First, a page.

Have you ever seen the TV show Shark Tank?
It’s like Tinder for entrepreneurs, and its pushed straight into living rooms nationwide (so you can’t lie about what happened to family and friends).
Wacky wannabe entrepreneurs pitch their idea for a revolutionary new subscription based snake oil dispensary to the sharks - a panel of successful entrepreneurs turned angel investors.
If the sharks like what they hear, they try to justify how their existing network in the tech space is an invaluable asset when breaking into the burgeoning snake oil market. If they don’t like what they hear, it’s usually one word. “Next”.
After their 2-minute lightning pitch, the wannabe entrepreneur puts forward a valuation… $100,000 for 30% of the business.
The sharks furiously start scribbling in their notebooks. Applying a 3x earnings multiple to current snake oil subscription revenue of $0 per year, they come up with their own valuation.
Some lively negotiation ensues.
Most times, the entrepreneur is an ideas guy who hasn’t read the Ibisworld report on the snake oil market. They can’t regurgitate the numbers that the sharks want to hear and are promptly torn to shreds.
But sometimes there’s a match. A very smart entrepreneur with all the answers manages to survive the initial attack and earns the respect of the sharks.
They’ve also reneged on their initial valuation and agreed to sell 80% of their business to one lucky shark for $10,000, while also agreeing to quit their $200k a year job in marketing to focus on the snake oil biz full time.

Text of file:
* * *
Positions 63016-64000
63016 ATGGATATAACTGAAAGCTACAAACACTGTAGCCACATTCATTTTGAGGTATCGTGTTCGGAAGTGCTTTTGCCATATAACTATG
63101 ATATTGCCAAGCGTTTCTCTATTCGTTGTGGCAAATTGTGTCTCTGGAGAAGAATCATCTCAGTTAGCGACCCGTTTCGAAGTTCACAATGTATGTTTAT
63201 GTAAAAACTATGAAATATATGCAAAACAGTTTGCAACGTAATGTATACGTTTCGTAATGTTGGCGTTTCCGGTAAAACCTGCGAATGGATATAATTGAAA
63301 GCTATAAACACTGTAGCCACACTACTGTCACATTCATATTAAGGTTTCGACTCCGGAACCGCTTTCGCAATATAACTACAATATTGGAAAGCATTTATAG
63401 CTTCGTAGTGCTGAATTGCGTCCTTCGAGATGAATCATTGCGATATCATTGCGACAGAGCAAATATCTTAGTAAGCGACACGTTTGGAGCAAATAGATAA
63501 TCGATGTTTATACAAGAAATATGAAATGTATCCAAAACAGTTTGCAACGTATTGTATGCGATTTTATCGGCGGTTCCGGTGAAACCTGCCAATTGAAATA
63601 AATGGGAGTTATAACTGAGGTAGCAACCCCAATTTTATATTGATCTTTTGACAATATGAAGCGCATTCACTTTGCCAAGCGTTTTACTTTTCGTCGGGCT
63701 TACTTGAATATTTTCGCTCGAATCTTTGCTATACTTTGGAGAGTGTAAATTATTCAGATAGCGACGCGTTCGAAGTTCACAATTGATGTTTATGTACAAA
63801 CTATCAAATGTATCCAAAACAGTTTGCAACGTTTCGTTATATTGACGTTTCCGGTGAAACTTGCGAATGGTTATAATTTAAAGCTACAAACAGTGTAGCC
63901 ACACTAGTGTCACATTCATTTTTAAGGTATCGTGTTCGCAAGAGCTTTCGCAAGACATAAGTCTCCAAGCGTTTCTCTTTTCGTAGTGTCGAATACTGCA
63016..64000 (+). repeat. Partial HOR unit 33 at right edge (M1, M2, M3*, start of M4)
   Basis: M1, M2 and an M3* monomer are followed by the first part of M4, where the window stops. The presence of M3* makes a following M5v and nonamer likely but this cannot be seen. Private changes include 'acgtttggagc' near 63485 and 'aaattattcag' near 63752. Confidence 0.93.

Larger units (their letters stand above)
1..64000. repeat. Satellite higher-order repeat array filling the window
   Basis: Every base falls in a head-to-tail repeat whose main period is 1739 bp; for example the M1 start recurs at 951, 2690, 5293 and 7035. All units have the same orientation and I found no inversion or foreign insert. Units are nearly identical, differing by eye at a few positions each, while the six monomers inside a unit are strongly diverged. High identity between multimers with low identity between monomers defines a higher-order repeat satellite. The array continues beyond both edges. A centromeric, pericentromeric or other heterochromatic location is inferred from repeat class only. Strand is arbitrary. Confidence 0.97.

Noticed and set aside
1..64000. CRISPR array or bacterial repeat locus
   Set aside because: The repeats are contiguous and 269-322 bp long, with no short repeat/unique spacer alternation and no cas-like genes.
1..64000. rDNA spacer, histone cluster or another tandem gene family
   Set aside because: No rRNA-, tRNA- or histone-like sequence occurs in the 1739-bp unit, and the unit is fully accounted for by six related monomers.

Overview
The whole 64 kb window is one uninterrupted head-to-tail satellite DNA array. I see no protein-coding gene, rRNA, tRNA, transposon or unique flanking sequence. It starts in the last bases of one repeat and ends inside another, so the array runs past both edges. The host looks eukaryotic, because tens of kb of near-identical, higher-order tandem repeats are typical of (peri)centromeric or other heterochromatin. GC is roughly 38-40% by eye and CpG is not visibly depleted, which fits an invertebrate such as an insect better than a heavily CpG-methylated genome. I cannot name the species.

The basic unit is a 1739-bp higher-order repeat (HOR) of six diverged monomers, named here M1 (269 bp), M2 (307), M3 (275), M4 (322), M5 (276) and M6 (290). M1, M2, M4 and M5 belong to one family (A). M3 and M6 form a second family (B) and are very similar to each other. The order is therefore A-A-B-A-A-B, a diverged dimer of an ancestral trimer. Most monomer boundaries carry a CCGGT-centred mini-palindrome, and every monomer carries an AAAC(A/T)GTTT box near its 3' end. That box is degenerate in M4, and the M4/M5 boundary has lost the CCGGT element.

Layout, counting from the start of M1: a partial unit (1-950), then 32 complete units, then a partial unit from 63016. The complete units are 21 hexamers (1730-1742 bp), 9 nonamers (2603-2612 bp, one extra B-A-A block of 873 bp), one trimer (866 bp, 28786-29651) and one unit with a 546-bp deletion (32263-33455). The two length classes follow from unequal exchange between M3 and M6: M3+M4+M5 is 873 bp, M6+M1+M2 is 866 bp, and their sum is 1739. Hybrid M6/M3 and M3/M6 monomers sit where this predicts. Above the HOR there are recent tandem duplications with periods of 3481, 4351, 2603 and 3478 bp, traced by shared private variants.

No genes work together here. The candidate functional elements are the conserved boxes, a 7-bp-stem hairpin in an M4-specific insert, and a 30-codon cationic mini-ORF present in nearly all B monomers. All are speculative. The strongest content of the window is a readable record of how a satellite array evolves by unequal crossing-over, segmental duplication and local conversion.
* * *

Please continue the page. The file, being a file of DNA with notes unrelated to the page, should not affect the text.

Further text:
While Shark Tank has little relevance to business in the real world, it does rather dramatically emphasise one truth when it comes to buying and selling small businesses:
The ‘value gap’.
What is the 'value gap'?
The ‘value gap’ is the difference between the market value of the business (being what a buyer is presumably willing to pay) and the price that the business needs to be sold for, for the seller to be satisfied with the outcome. This might be what the seller would need to fund their retirement or perhaps their next business venture.
Buyers are wary of the things that could go wrong and price these risks into their offer:
- What would the business be worth if a key employee were to fall ill and was unable to return to work?
- Or if there was a change of management at a key customer?
- Or if a key supplier went into liquidation?
On the other hand the seller invariably thinks that their business is fundamentally solid, and that the price on offer doesn’t take into account the numerous growth opportunities yet to be explored and economies of scale that can be achieved.
A method frequently used to deal with this value gap is by incorporating an earnout into the business sale agreement.
Why an earnout?
An earnout is a clause in the sale agreement providing for additional payments to the seller in the event that the business meets certain predefined performance targets.